It’s kind of turning into interview week here on the blog, but let’s just run with it!
So local environmental educator Noam Dolgin put pen to paper last year and came up with Canada Line Adventures, a slim pocket guide to help you explore the neighbourhoods near the new Canada Line stations in Vancouver and Richmond.
I thought I’d chat with him about the guide and what drove him to put it together, and just what kind of adventures are in store for you once you pick it up.
So why did you decide to write this guide?
On opening day and in my personal conversations, I saw how excited people in the city were about Canada Line, and I decided to give people the tools to take advantage of it. Rapid transit offers enormous opportunity for environmentally friendly recreation, as an environmental educator and advocate, I wanted to capitalize on that enthusiasm to help get people using the train for recreation.
In addition, I grew up near what is now Canada Line, in the Cambie corridor, and am very proud of what my neighbourhood offers. After having lived in New York for seven years, relying entirely on trains for my transportation needs, when I moved back to Vancouver, I was excited about the expansion in our train system and wanted to share my experience and expertise with the rest of Vancouver.
I remember saying to myself, ‘I want to show people what the Cambie corridor has to offer and explore Richmond and Sea Island.’ I was excited about transit, about showing off my neighbourhood and about exploring new neighbourhoods. I hope that comes across through the pocket guide.
Every station has nine categories of things to do around that station, from restaurants and bars, to children’s activities and a neighbourhood walking tour. It’s intentionally written to be small, easily fit in any pocket or bag, yet packed with information. Good for residents or tourists.
So what kind of adventures can people expect from the guide?
Each page you have same nine categories and a map of the neighbourhood: a suggested restaurant, bar, a café, entertainment, special points of interest, a children’s activity, heritage buildings, picnic spot, and a walking tour. It’s everything you need to spend anywhere from two hours to a whole day in the community surrounding each station. The guide provides a beautifully designed, easy to read map of each neighbourdood outlining the locations of each activity mentioned and showing the walking tour.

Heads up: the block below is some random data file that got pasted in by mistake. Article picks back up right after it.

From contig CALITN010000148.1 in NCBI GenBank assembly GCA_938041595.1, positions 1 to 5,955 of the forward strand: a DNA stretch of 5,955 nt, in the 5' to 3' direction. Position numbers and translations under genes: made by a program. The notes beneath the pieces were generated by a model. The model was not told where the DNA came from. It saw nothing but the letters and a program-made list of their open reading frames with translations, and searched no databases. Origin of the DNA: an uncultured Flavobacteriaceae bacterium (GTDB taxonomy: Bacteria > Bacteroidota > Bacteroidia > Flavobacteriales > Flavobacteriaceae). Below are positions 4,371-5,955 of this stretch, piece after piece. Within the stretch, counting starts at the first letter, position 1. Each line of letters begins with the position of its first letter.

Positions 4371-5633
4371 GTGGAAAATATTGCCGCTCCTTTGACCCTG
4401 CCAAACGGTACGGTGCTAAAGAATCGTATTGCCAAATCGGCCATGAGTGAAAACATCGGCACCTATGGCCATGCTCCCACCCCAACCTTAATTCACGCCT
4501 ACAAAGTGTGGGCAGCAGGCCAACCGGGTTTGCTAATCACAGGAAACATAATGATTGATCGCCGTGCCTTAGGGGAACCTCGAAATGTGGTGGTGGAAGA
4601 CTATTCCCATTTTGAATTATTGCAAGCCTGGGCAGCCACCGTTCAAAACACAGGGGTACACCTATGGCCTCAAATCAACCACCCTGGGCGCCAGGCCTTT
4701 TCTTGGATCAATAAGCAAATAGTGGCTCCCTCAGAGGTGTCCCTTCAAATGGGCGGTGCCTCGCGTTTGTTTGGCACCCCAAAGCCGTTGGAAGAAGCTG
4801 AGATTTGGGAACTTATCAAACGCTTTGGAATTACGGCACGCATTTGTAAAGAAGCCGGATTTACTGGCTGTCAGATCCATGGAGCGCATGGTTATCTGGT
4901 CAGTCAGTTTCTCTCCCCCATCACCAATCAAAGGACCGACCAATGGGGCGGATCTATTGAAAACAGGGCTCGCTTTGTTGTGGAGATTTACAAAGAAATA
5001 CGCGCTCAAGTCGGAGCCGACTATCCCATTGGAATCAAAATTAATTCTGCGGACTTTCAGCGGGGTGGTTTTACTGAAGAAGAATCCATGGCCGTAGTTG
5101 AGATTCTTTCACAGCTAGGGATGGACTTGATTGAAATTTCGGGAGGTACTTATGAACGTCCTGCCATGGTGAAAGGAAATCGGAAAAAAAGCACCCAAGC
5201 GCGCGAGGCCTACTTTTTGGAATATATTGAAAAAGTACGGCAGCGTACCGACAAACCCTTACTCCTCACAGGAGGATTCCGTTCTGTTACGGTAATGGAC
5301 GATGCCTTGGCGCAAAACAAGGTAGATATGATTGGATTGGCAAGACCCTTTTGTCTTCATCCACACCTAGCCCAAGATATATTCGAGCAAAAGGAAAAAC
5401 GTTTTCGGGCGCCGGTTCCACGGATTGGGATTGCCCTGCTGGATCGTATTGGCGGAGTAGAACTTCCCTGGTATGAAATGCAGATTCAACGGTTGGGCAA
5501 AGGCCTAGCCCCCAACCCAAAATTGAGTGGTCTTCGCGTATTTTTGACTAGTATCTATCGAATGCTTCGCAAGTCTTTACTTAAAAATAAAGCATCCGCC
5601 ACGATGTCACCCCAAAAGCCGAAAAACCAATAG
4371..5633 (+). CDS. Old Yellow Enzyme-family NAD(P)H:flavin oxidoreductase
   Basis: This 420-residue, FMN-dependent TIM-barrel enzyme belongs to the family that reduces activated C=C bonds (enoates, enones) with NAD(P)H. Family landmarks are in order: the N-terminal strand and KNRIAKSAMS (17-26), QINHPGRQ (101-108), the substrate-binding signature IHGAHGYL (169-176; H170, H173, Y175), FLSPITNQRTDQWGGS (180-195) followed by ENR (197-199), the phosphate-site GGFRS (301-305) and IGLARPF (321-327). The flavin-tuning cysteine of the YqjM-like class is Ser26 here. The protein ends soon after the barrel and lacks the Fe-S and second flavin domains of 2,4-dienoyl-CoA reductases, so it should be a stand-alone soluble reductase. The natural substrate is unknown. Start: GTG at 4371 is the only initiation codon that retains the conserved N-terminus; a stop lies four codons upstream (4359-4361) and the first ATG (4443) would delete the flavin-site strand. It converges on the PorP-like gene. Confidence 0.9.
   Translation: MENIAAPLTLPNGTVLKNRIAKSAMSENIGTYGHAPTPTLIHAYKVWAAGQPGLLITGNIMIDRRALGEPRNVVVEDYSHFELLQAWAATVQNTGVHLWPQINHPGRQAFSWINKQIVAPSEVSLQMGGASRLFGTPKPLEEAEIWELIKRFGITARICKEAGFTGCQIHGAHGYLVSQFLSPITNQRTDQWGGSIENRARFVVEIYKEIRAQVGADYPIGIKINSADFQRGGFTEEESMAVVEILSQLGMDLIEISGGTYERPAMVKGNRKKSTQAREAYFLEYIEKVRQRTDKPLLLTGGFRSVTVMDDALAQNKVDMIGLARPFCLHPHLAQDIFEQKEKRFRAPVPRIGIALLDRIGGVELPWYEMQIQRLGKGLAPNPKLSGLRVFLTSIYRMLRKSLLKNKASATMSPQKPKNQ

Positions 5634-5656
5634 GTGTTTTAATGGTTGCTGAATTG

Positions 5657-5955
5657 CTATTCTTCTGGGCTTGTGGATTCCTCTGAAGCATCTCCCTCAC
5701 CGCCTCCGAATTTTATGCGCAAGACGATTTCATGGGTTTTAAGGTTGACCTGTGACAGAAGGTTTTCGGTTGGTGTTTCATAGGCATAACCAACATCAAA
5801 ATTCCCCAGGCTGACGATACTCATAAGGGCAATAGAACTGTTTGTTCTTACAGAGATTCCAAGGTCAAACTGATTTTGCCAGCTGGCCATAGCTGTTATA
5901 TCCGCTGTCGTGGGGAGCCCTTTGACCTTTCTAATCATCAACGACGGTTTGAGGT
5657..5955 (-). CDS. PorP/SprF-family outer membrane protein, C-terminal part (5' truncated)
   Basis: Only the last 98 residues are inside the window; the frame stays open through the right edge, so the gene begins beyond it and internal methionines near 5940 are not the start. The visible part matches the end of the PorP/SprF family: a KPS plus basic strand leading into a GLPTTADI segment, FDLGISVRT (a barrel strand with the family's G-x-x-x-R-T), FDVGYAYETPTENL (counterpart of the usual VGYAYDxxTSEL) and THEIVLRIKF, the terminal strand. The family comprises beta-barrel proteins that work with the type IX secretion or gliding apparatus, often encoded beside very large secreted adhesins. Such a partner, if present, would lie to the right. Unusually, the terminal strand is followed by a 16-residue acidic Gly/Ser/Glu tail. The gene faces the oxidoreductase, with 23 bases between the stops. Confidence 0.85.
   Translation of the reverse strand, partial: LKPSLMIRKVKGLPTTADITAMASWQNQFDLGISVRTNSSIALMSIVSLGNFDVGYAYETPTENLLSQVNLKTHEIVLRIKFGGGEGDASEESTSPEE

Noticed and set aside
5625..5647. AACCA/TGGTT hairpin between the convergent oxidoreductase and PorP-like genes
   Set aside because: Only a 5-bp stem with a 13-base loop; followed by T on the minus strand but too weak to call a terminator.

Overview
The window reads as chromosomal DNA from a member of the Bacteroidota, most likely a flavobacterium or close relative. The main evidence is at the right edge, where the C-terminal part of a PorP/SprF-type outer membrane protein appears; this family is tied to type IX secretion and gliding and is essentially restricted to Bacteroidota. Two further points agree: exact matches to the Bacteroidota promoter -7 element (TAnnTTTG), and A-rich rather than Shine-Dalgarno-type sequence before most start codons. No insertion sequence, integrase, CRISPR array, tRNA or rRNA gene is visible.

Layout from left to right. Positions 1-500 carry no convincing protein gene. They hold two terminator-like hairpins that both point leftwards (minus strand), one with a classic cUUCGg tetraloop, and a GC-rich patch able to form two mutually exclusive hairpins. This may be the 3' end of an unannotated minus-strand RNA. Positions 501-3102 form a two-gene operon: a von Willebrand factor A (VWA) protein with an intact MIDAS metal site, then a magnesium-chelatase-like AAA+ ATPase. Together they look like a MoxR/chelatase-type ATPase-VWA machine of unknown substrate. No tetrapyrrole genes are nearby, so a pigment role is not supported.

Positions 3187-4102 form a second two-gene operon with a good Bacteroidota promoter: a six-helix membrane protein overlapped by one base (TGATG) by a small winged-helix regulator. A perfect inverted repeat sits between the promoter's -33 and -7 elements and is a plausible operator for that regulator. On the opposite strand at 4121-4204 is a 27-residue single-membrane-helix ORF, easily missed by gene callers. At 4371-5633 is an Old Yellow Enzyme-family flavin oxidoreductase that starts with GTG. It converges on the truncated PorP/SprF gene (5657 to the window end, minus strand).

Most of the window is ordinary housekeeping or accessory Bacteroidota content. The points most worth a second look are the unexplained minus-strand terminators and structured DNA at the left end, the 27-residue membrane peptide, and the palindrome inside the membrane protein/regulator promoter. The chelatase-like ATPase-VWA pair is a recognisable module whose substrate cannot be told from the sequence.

Out of the 16 stations, 15 have walking tours and only one is a bike tour. For Templeton Station, there’s nothing nearby by foot, but there’s wonderful destinations within biking distance: Iona Jetty and Macdonald Beach. So it’s really 15 walking tours and one bike tour.
Are there any particular favourites that you’d like to highlight?
I think for me what’s most interesting about the process was discovering Richmond.
Growing up in Vancouver, Richmond wasn’t accessible to me and I didn’t see much reason to go there. But now that getting to Richmond is easy, I’ve found the offers of places like Minoru Park, an amazing urban park. Many people know Vancouver’s Stanley Park or Queen Elizabeth Park, but few know of Richmond’s Minoru Park with it range of community buildings, sports complexes, a chapel, and a park with waterfall, lake and bunnies hopping everywhere. You can sit there and have no idea you are in middle of the hustle and bustle of central Richmond.
In my own neighbourhood, I particularly was excited about discovering Schoolhouse #472, one of Vancouver’s original one room schoolhouses — it’s now a shed in someone’s backyard! The house is on a corner lot so you can go up to it along Laurel Street. I had no idea it existed and it’s a ten minute walk from where I grew up.
How long did it take to put the guide together?
Well, I had the idea on the opening day of the Canada Line and the pocket guide came out before the Olympics, on February 12. So it took about six months in total.
The research and writing took a couple of months. I had the advantage of knowing some neighbourhoods already, so I wasn’t starting from scratch. I talked to people and used expertise of friends and contacts. And then it was two fun months of going out a few days a week, checking out the neighbourhoods, and finding the exciting things that existed there.
What took longer was development of the maps. Maps are all copyrighted and you can’t just take them and put your stuff on it. So I had a wonderful cartographer who made 17 original maps, including a 3D map for YVR airport.
Was it hard finding a publisher?
The guide is self published. It’s available on my website, www.canadalineadventures.com, and at more than 18 stores up and down the line. In addition, groups are now selling it as a fundraiser in the community. I am looking for more ways to distribute the guide so readers should contact me through the website if they are interested.
Stores selling the guide include: 3 Vets on Yukon Street and 6th Avenue, any of the Book Warehouse locations, and at a number of corner stores and mini marts up and down the line such as Broadway Mini Mart across from Broadway-City Hall Station and Plaza Market by Marine Drive Station.
What’s next for the guide? How can people get in touch with you if they want to know more?
At this point what’s next for the guide is PR and promotion, getting people to know about it and use it. Some folks have suggested I should lead regular tours, but the goal right now is to get it in people’s hands so they can run their own tours. People should know that if they’re interested in giving the guide as a gift or selling it as a fundraiser, there are bulk purchase and commission sales rates available.
Thanks for your enthusiasm Jhenifer, it has been a pleasure talking with you.
Thanks Noam, and best of luck with the guide!